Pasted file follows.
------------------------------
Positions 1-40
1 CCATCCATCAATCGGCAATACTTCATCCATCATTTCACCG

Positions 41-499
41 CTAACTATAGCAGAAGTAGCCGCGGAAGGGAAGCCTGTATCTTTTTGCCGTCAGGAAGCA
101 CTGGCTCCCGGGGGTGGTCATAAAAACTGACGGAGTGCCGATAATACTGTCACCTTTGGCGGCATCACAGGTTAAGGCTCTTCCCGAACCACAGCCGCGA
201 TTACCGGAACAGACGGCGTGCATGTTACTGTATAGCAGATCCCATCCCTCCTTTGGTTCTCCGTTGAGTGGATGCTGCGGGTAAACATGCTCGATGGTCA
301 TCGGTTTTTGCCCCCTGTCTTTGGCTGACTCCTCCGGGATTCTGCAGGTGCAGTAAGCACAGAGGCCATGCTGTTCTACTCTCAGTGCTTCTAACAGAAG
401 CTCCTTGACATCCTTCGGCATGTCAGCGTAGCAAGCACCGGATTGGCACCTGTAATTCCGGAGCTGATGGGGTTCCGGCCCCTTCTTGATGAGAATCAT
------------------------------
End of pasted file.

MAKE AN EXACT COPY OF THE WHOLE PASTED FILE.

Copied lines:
Positions 1-40
1 CCATCCATCAATCGGCAATACTTCATCCATCATTTCACCG

Positions 41-499
41 CTAACTATAGCAGAAGTAGCCGCGGAAGGGAAGCCTGTATCTTTTTGCCGTCAGGAAGCA
101 CTGGCTCCCGGGGGTGGTCATAAAAACTGACGGAGTGCCGATAATACTGTCACCTTTGGCGGCATCACAGGTTAAGGCTCTTCCCGAACCACAGCCGCGA
201 TTACCGGAACAGACGGCGTGCATGTTACTGTATAGCAGATCCCATCCCTCCTTTGGTTCTCCGTTGAGTGGATGCTGCGGGTAAACATGCTCGATGGTCA
301 TCGGTTTTTGCCCCCTGTCTTTGGCTGACTCCTCCGGGATTCTGCAGGTGCAGTAAGCACAGAGGCCATGCTGTTCTACTCTCAGTGCTTCTAACAGAAG
401 CTCCTTGACATCCTTCGGCATGTCAGCGTAGCAAGCACCGGATTGGCACCTGTAATTCCGGAGCTGATGGGGTTCCGGCCCCTTCTTGATGAGAATCAT